This may be my best bag yet! I just finished making the Tudor Bag from a Sew Sweetness pattern – using mostly Sara Lawson’s new Fantasia line for Art Gallery Fabrics, plus a little C + S Basics Netorious Goldilocks and Silver. As I mentioned in my last post, I wanted to use fabric designed by Sara to make one of her signature bags. I am totally in love with this one! Total time to make the Tudor Bag from start to finish: approximately 18 hours. At least six of those hours were spent ironing, cutting out fabric and interfacing, and then fusing interfacing. Another 6.5 hours dedicated to basting exterior fabric to the foam interfacing, adding the zippered front pocket, sewing all of the elements to the exterior panels, making and attaching the zipper closure to the top, and attaching the slip pockets to the lining. An estimated hour and a half on making the straps, and about four hours on actual construction. For interfacing I did use Pellon SF 101 and substituted Bosal In-R-Form Sew in Foam Stabilizer in place of Annie’s Soft & Stable. This was my first experience adding a zipper tab to the inside of a bag, and it was easier than I expected. The pattern is recommended for a “confident beginner” and I found that categorization to be accurate. While it’s not a quick sew, it can be completed over a weekend if you cut and fuse the pattern pieces beforehand. This Unicorn Fable Sageplant print is so gorgeous I just can’t get over it! Inside, I mixed up the fabrics and used both Monokeros Stripe Candy and Miniature Hills Dew. Both sides feature two interior slip pockets for lots of separate storage. This was one of the easiest to follow bag patterns I have tried, and also one of the *least* frustrating to construct. Of course, I am trying to find any excuse to use these beautiful gold zippers I ordered on Etsy in as many projects as possible. One step that I did alter for ease was making the strap tabs on the side panels. The pattern instructed me to sew the long sides of very small pieces of fabric together and turn it inside out. This just didn’t work for me, and I even tried to use a large safety pin – but it just frayed the fabric and ruined my first pieces. They were just too small for me to turn. Instead, I marked lines 1/4 inch in on each long side, pressed the fabric toward the wrong side at that point, then put two pieces wrong sides together and stitched close to each edge – eliminating the need to turn them. The front zippered pocket option really ups the fun factor and practicality of the bag. Since I have had practice adding them before, it was not difficult for me this time around. The interior pocket fabric is a pink houndstooth print scored for $1.99 a yard on Cyber Monday.Ever since I learned to glue baste, I have been using every available opportunity to put this into practice. This was no exception. I glue basted the straps before topstitching (so they were even), the straps to the exterior panels, the accent pieces, the front zippered pocket, the slip pockets to the lining, etc… Glue basting has really done a lot for my accuracy in sewing and quilting. It’s at least as fast, if not faster than pinning – plus you don’t have to worry about the indents in the fabric made by pins. Compared to both the Aeroplane Bag and Cargo Duffle Bag I have previously reviewed, the Tudor Bag is definitely more simple in design and not as challenging. Sara’s tips and methods for construction are very clear and worked well for me. I was surprised at how professionally made my bag looks, and found this pattern to be a confidence booster!The final verdict?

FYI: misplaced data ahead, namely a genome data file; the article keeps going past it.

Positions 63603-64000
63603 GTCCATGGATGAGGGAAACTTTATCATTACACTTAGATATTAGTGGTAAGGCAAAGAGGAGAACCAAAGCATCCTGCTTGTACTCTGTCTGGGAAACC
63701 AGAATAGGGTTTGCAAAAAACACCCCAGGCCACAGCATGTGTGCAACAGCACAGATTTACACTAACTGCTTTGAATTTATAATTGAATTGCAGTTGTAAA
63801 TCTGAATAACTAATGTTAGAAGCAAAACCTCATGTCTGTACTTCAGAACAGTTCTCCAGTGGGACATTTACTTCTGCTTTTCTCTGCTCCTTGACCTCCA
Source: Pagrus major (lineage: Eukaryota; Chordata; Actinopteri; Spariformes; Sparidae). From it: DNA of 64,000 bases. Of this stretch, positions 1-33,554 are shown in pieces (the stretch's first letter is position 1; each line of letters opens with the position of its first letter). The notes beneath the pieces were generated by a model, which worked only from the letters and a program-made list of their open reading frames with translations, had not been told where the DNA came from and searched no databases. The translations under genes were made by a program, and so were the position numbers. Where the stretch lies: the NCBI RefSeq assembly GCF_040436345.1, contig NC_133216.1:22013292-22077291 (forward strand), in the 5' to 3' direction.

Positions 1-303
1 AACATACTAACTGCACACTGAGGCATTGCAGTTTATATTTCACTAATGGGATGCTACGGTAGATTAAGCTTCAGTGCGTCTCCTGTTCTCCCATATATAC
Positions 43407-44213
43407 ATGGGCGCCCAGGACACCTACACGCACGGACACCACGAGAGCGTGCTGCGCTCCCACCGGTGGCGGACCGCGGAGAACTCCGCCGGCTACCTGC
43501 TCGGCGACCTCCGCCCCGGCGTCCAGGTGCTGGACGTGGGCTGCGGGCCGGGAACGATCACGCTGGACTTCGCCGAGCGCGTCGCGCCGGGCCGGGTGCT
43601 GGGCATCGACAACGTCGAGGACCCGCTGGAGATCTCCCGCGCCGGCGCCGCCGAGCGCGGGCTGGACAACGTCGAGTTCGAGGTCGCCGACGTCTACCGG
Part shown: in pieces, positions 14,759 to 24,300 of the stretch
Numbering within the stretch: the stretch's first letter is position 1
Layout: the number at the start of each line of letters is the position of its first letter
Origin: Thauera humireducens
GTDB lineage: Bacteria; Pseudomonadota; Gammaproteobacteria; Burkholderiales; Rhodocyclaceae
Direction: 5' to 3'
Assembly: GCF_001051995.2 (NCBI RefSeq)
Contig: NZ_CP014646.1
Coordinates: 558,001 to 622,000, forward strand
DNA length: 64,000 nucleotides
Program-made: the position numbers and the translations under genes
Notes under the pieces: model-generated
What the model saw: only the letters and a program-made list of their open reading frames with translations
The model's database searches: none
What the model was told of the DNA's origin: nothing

The Tudor Bag is, without question, Moore Approved! The finished size is 13.5 inches long by 12.5 inches tall, and 5 inches deep – perfect for use as an everyday purse. It offers several different optional features (front zippered pocket, zipper closure vs. magnetic snaps, shoulder strap, and metal feet) so you can truly make a custom piece.
Beyond just a pattern, the construction methods Sara teaches can be easily transferred to other bag patterns or in a design you create yourself. Once you know the basic concept for bag features – it isn’t difficult to replicate them for another project.
See you next time!